In specifying a crossed mixed effects model, I am trying to include interactions. However, I get the following error message:

Error in lme.formula(rate ~ nozzle, random = ~nozzle | operator, data = Flow) : 
nlminb problem, convergence error code = 1
message = iteration limit reached without convergence (10)

The model has the following: 1. 3 nozzle types (fixed effect) 2. 5 operators, each with 3 repeat measures on fuel flow from the 3 nozzle types.

I was asked to include the interaction between nozzle type and operator in the model. This is my code for the model:

flow.lme <- lme(rate ~ nozzle, error= nozzle|operator, data=Flow)

Why would I get this error message??

  • $\begingroup$ Don't you want operator|nozzle random? $\endgroup$ – Olivia Grigg Oct 18 '12 at 12:40
  • $\begingroup$ No, operator is the random effect. $\endgroup$ – f1r3br4nd Oct 18 '12 at 14:11
  • $\begingroup$ you can use > crtl=lmeControl(opt='optim',optimMethod = "SANN") $\endgroup$ – AliReza Afshari Safavi Sep 14 '17 at 6:42
  • $\begingroup$ You should make @f1r3br4nd's response as answer $\endgroup$ – JetLag Dec 1 '17 at 3:57
  • $\begingroup$ @AliRezaAfshariSafavi what are the benefits of using "SANN" versus the default BFGS ? $\endgroup$ – gcamargo Jan 4 '18 at 19:54

I haven't heard of the error argument to lme and I don't see it in the documentation. Are you sure that isn't a typo? But, to answer the question you asked:

Try ?lmeControl

Setting the maxIter, msMaxIter, niterEM, and/or msMaxEval arguments to higher values than the default may fix this. Capture the output from lmeControl to an object and then pass that object to the control argument of lme.


The new default optimizer lme uses is flaky. Half the time these sorts of problems get solved for me when I change it back to the old optimizer. You do this by setting the opt argument for lmeControl to 'optim'.

So, putting it together:

ctrl <- lmeControl(opt='optim');
flow.lme <- lme(rate ~ nozzle, error= nozzle|operator, control=ctrl, data=Flow);
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  • $\begingroup$ In some cases it might be worth knowing, that lmeControl is a function from the nlme package $\endgroup$ – Qaswed Nov 26 '18 at 18:22
  • $\begingroup$ +1. This answer solved my issues too when I got the same error $\endgroup$ – H. Green May 29 at 13:30

First, this is an ANOVA model, not a mixed model.

Second, it seems to me that your model is not identified. In equation form, you have

$$ \mbox{response}_{ij} = \beta_1 \mbox{nozzle type}_{1ij} + \beta_2 \mbox{nozzle type}_{2ij} + \beta_3 \mbox{nozzle type}_{3ij} + \mbox{operator}_i + \mbox{nozzle within operator}_{ij} $$ where nozzle types are fixed effects (dummy variables), operator is a random effect, and nozzle within operator is a random effect, too.

The last term has 15 separate values for 15 observations that you have. There are no degrees of freedom left to get any other terms in the model. Including interactions was a poor advice. You'd have to drop them whatsoever; even including them as crossed effects won't help, as they will then be perfectly collinear with the fixed effects, and won't be estimable. A maximum likelihood or REML model with 15 observations does not make sense; the asymptotic results of maximum likelihood theory simply won't work: this is a Ferrari you are trying to drive on a plowed field.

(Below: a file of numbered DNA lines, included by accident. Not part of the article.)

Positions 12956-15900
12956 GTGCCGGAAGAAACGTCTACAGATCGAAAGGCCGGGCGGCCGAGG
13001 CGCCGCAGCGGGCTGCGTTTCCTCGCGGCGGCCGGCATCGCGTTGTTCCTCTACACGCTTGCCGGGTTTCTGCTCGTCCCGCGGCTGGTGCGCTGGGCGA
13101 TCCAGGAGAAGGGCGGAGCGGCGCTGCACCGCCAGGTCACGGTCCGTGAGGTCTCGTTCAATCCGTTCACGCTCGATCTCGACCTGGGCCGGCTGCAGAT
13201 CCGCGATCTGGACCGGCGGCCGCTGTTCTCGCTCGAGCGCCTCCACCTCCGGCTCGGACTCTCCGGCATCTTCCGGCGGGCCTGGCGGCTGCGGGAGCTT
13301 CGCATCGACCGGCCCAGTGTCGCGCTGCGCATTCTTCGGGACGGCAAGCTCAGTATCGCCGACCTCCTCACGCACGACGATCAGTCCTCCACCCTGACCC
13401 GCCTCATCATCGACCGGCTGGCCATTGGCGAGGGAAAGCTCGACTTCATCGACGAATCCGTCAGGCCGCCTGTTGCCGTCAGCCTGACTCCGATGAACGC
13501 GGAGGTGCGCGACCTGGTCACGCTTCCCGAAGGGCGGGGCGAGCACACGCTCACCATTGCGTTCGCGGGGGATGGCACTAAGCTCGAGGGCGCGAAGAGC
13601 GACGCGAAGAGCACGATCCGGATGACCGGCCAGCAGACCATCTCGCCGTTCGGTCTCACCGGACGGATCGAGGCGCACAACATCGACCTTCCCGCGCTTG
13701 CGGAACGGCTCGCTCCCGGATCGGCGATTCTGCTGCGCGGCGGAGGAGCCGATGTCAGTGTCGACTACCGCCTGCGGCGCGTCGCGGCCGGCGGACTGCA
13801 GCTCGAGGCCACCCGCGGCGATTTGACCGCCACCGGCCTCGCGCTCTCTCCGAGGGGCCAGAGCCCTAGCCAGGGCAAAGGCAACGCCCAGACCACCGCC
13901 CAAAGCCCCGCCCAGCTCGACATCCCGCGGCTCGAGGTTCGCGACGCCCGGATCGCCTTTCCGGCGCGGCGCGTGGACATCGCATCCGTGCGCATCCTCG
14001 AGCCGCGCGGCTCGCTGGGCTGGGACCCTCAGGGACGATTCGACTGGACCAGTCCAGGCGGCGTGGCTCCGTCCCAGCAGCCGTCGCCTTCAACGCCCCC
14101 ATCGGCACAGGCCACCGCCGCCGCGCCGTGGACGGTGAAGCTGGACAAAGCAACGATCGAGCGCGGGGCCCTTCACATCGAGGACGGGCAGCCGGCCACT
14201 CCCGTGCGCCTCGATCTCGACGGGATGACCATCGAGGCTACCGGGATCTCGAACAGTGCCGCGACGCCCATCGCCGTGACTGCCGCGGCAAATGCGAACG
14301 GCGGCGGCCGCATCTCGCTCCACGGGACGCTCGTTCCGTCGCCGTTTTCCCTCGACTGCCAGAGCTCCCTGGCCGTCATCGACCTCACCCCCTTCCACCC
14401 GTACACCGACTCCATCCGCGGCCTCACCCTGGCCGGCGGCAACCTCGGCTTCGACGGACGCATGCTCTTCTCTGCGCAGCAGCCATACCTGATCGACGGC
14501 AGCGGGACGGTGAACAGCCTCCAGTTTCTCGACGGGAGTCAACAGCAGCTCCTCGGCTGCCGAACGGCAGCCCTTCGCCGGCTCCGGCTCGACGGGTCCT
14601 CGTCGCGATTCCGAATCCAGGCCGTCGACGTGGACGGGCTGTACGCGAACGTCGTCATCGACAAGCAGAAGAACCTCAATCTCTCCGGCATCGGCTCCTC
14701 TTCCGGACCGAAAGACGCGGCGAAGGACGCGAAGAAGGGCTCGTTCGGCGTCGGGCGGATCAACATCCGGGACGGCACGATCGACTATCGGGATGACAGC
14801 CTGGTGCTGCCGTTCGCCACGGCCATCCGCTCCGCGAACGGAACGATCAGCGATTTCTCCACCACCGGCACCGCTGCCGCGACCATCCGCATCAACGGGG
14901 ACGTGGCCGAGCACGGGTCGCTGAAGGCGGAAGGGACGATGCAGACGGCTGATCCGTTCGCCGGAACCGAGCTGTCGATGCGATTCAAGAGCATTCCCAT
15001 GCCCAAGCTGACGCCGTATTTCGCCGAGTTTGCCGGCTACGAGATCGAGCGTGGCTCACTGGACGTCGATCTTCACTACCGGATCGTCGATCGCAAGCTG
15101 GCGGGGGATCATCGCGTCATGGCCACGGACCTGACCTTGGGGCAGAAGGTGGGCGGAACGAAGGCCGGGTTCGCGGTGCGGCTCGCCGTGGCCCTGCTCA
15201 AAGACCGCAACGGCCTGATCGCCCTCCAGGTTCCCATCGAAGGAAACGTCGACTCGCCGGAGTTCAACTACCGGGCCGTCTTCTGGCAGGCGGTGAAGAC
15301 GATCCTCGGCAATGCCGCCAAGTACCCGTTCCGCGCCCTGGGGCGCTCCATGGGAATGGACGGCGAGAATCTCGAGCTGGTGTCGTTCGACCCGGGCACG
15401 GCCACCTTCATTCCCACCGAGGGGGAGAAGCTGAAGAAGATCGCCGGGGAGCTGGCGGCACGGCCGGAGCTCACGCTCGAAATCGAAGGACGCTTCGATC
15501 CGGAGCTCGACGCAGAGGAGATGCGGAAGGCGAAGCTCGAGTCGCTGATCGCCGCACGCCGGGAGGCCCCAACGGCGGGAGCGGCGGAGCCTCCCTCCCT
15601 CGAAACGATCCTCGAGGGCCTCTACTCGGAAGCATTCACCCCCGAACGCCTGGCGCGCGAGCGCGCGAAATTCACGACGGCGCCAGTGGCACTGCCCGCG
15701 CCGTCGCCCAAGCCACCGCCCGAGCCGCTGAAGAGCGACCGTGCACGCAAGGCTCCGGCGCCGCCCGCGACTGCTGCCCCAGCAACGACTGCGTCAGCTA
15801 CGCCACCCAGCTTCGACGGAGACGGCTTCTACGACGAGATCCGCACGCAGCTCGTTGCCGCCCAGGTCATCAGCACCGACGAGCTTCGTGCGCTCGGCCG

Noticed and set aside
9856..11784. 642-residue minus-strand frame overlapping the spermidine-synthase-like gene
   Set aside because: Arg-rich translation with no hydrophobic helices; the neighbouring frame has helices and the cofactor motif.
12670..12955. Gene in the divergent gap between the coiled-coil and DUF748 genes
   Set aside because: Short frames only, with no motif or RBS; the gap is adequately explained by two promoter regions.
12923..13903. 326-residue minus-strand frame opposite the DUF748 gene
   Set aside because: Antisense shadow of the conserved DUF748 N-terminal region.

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  • 4
    $\begingroup$ If there are both random and fixed effects in a model then by definition it's a mixed-effect model. Whether you call it ANOVA or regression is a separate issue and sort of a semantics question. I am a little puzzled, though, by what the OP means by an interaction. As far as I can tell, he's already doing that by using random=~nozzle|operator instead of random=~1|operator. $\endgroup$ – f1r3br4nd Oct 18 '12 at 14:25
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    $\begingroup$ Some literatures do refer to the nested random effects as interactions between different levels of nesting; I think I've even seen this in Pinheiro & Bates. I agree that terming this properly is a matter of semantics, but I am just thinking of introducing this-does-not-have-to-be-a-mixed-model tag. On about two-thirds of the mixed-models question that I get to see, saying something to that effect is a part of my answer. $\endgroup$ – StasK Oct 18 '12 at 18:36
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    $\begingroup$ Funny, I spend a good chunk of my time telling people they aren't using mixed models enough. I actually would like to be wrong, because it would simplify my life somewhat. What would you tell the OP the rule of thumb is for determining when a mixed model is needed? $\endgroup$ – f1r3br4nd Oct 19 '12 at 4:25
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    $\begingroup$ Oh, so you are the villain, then. This one has a single categorical predictor, so it is an ANOVA model to me, as I said earlier. If you had information at different levels (e.g., state \ school \ students, with data on states, on school, and on students), that would sound more like a mixed model to me. Basically, if you can do this as sums of squares, that's ANOVA; if you can do this as a regression model, that's a regression model. If doing the maximum likelihood/REML is absolutely unavoidable (as it is in binary response case), that's a mixed model alright to me. $\endgroup$ – StasK Oct 19 '12 at 15:52

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